Remarriage, Delayed Marriage, and Black/White Intermarriage, 1968–1995

Remarriage, Delayed Marriage, and Black/White Intermarriage, 1968–1995 How have changes in marriage order and marriage timing affected 1968–1995 trends in United States Black/White intermarriage? Researchers usually follow a one-sex perspective on the effects of timing and marriage order on marital selection, arguing that delayed marriages and remarriages will be more heterogamous than early or first marriages. This paper shows that a one-sex perspective is oversimplified and that assortative marriage with respect to race depends on the interaction of both husband’s and wife’s characteristics. Marriages that match with respect to age or marriage order tend to also match with respect to race. First marriages and remarriages for both partners are more likely to be same-race marriages. Marriages that are intermarriages with respect to marriage order are more likely to also be intermarriages with respect to race. Marriages that are usual age combinations (husband and wife similar in age or husband slightly older) are also usual race combinations (husband and wife same race). Marriages that are unusual age combinations are more likely to be racial intermarriages. This paper also shows that trends in remarriage patterns do not account for the increasing trend in racial intermarriage and that trends in marriage timing have actually slowed increases in racial intermarriage. http://www.deepdyve.com/assets/images/DeepDyve-Logo-lg.png Population Research and Policy Review Springer Journals

Remarriage, Delayed Marriage, and Black/White Intermarriage, 1968–1995

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Publisher
Springer Netherlands
Copyright
Copyright © 2009 by Springer Science+Business Media B.V.
Subject
Social Sciences; Demography; Sociology, general; Population Economics
ISSN
0167-5923
eISSN
1573-7829
D.O.I.
10.1007/s11113-009-9168-z
Publisher site
See Article on Publisher Site

Abstract

How have changes in marriage order and marriage timing affected 1968–1995 trends in United States Black/White intermarriage? Researchers usually follow a one-sex perspective on the effects of timing and marriage order on marital selection, arguing that delayed marriages and remarriages will be more heterogamous than early or first marriages. This paper shows that a one-sex perspective is oversimplified and that assortative marriage with respect to race depends on the interaction of both husband’s and wife’s characteristics. Marriages that match with respect to age or marriage order tend to also match with respect to race. First marriages and remarriages for both partners are more likely to be same-race marriages. Marriages that are intermarriages with respect to marriage order are more likely to also be intermarriages with respect to race. Marriages that are usual age combinations (husband and wife similar in age or husband slightly older) are also usual race combinations (husband and wife same race). Marriages that are unusual age combinations are more likely to be racial intermarriages. This paper also shows that trends in remarriage patterns do not account for the increasing trend in racial intermarriage and that trends in marriage timing have actually slowed increases in racial intermarriage.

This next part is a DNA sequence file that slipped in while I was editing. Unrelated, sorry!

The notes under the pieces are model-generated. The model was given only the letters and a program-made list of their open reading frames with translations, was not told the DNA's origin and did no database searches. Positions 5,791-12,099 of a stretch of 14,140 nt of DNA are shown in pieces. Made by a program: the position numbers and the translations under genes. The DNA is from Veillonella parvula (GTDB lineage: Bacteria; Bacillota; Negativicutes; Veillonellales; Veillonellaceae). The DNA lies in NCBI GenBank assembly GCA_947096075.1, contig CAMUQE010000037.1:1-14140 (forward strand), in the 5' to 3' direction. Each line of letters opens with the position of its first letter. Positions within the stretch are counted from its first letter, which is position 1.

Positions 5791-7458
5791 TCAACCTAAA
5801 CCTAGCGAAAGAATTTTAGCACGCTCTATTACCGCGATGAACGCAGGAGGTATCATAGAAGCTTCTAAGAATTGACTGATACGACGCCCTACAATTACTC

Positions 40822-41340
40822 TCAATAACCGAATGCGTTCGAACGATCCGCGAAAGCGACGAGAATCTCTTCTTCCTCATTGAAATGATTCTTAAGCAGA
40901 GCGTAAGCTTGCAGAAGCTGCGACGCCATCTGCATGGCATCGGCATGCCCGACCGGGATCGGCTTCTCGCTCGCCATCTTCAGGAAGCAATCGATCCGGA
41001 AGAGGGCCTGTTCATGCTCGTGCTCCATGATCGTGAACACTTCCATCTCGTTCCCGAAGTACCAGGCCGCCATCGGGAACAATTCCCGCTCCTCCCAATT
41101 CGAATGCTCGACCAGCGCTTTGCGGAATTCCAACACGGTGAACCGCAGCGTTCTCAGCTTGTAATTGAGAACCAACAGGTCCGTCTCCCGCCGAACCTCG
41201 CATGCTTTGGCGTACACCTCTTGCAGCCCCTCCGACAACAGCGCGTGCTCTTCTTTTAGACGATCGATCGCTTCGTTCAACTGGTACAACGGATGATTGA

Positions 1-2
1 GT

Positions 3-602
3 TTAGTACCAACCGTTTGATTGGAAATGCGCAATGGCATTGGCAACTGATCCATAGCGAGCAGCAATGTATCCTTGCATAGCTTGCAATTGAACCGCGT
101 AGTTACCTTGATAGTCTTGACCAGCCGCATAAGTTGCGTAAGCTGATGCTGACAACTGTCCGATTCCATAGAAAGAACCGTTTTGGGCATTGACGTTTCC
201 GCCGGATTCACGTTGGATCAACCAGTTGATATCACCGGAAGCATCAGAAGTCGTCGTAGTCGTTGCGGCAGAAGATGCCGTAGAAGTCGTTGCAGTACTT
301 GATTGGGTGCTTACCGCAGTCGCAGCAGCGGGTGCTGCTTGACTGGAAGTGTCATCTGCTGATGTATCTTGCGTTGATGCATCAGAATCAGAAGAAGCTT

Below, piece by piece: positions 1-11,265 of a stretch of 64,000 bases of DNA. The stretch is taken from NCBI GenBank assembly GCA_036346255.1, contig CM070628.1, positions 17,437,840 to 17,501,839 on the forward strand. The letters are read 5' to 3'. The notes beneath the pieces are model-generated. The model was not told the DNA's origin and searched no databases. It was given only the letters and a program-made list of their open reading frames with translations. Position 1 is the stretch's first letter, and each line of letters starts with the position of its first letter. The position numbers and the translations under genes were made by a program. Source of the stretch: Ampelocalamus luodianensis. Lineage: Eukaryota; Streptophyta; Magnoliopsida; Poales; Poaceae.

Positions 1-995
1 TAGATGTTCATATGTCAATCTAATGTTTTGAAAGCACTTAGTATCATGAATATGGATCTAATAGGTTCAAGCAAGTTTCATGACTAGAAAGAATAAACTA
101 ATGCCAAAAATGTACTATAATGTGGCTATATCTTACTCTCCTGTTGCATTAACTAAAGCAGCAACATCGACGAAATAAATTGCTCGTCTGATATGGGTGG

Journal

Population Research and Policy ReviewSpringer Journals

Published: Nov 13, 2009

References

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